Positive reinforcement is something that’s added, typically by the person in authority – a parent, teacher, boss – after a person does something good. Like a high-5 by the coach after a good play, for example. That action strengthens the person’s motivation to repeat the behaviour.

Negative reinforcement strengths the unwanted behaviour. Your kid is having a fit because she doesn’t want to clean her room. Suppose you say, “Okay, I understand you don’t want to do it. Why don’t you watch TV for half an hour, calm down, and then clean your room….” It reinforces the undesired behaviour.

Every source I googled made sure to point out negative reinforcement is not the same as punishment. Getting grounded because you haven’t cleaned your room is not negative reinforcement.

(Geez, this is subtle. I can imagine some amazing clicker questions about positive reinforcement, negative reinforcement and punishment. [Update March 19, 2012: A couple of days after I wrote this post, Derek Bruff wrote about a clicker workshop he gave, including some pos/neg reinforcement clicker questions created by one of the participants.]  Okay, back to the conversation with my wife.)

Scene 1: Grade 6 classroom

There’s this boy, let’s call him John. John like to strip his clothes off at school. Like in the middle of class. His teacher intervenes. Frustrated with John’s continual stripping, the school decides they have no choice but to send John home when he strips, punishing him for his behaviour. But here’s the thing – John might have a developmental delay but he knows what’s what: he doesn’t like school. He strips so he can get sent home. In fact, John has started stripping on the school bus on the way to school so he doesn’t even have to go through the charade of going to class. Sending John home, which the staff feel is punishment for his behaviour, is, in fact, a reward for John. What they think is punishment is, in fact, negative reinforcement for John.

“So what are they supposed to do?” I asked her.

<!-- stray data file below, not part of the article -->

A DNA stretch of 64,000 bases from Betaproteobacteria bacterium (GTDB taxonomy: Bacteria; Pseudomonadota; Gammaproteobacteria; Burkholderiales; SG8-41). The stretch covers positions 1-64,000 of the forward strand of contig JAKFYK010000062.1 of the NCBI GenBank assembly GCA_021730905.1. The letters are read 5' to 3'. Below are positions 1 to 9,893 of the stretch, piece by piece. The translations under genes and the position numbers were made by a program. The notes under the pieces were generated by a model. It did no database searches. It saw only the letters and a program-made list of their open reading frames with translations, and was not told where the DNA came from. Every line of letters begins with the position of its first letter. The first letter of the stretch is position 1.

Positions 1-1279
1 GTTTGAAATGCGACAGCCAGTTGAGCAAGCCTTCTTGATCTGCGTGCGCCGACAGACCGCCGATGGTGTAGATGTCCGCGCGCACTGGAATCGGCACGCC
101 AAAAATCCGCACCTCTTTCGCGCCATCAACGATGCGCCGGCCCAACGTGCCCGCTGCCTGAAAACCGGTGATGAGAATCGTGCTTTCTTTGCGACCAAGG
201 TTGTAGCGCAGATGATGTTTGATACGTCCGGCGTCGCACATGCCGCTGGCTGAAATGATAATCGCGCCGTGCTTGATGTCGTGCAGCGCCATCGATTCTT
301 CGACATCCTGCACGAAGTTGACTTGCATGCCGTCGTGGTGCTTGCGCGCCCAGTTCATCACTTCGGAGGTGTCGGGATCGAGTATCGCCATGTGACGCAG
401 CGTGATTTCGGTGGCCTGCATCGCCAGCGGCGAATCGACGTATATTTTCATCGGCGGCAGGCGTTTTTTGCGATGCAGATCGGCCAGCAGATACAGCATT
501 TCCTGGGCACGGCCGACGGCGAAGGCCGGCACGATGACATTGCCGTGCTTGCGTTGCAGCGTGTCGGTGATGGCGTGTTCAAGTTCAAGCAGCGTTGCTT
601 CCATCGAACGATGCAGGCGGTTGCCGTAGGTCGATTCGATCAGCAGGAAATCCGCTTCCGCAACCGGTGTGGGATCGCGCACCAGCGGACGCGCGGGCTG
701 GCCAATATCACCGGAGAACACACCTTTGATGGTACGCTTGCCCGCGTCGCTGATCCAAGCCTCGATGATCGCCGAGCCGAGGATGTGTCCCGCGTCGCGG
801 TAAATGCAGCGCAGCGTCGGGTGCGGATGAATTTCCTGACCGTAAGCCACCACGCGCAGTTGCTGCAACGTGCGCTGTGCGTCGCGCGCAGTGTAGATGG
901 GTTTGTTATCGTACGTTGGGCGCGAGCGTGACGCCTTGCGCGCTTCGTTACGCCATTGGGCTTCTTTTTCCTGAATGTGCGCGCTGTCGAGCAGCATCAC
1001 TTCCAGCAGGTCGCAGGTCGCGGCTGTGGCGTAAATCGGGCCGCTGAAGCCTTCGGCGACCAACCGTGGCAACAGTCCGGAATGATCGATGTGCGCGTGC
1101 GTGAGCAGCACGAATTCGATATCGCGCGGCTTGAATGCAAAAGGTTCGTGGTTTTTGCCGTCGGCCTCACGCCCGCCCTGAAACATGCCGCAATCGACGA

They shouldn’t send John home. And they shouldn’t praise him for keeping his clothes on. Instead, throughout the days when John is at school, the teachers should say, “We’re so glad you’re here with us today, John!” That’s positive reinforcement, something added to John’s school day that strengthens the good behaviour of keeping his clothes on.

What I’ve left out is what to do during the difficult transition time between he continually rips off his clothes and when he keeps them on. The teacher needs to intervene somehow. Calling my wife is a good start!

Scene 2: University physics lecture hall

The physics instructor has realized that his traditional, “all lecture, all the time” style of teaching does not promote learning like he wants.  He’s decided to make the class more student-centered. He gives 10-15 minute mini-lectures and then hands out worksheets which are supposed to guide and scaffold the students through the next stage of the development of the concept. The problem is, the students don’t do the worksheets. They just sit there, staring at the empty spaces on the page or desperately scribbling down formulas like I described here, biding their time, because they know he’ll be going over the answers in a few minutes. Sure enough, after a while, he goes over the answer to Question 1. The students madly scribble down his solution or, increasingly, grab their phones and start snapping pictures.

He’s not punishing them for not doing the worksheets (“Why have you not answered the questions!? You will all Remain. In. This. Classroom. Until I see some work!”) Rather, he’s reinforcing their behaviour of not doing the worksheet. They get what they want (the answers) and he thinks he’s helping. This seems to be an example of negative reinforcement, at least according to the definition I posited earlier.

“So what is he supposed to do?”

Good question.

Let’s look at this top down: What do the students need to get out of the activity? They need feedback on their answers in a timely manner. “Timely” because feedback a month later when they fail the exam is too late. One way to give them feedback is to go over the answers so they can check. That’s not the model used by the significant portion of the astronomy education community who use the Lecture Tutorials worksheets. Instructors do not go over the answers. Instead, the worksheets have built-in feedback and most instructors follow the worksheets with a sequence of peer instruction questions. If you get those questions correct, you know you’re okay on the worksheet. If you don’t get the questions correct, your peers will straighten you out. At the very least, you’ll know which concepts you didn’t get and can talk to the prof or TAs about them. More positive reinforcement comes when you ace those identical or “identical except some parameters changed” questions on the exam.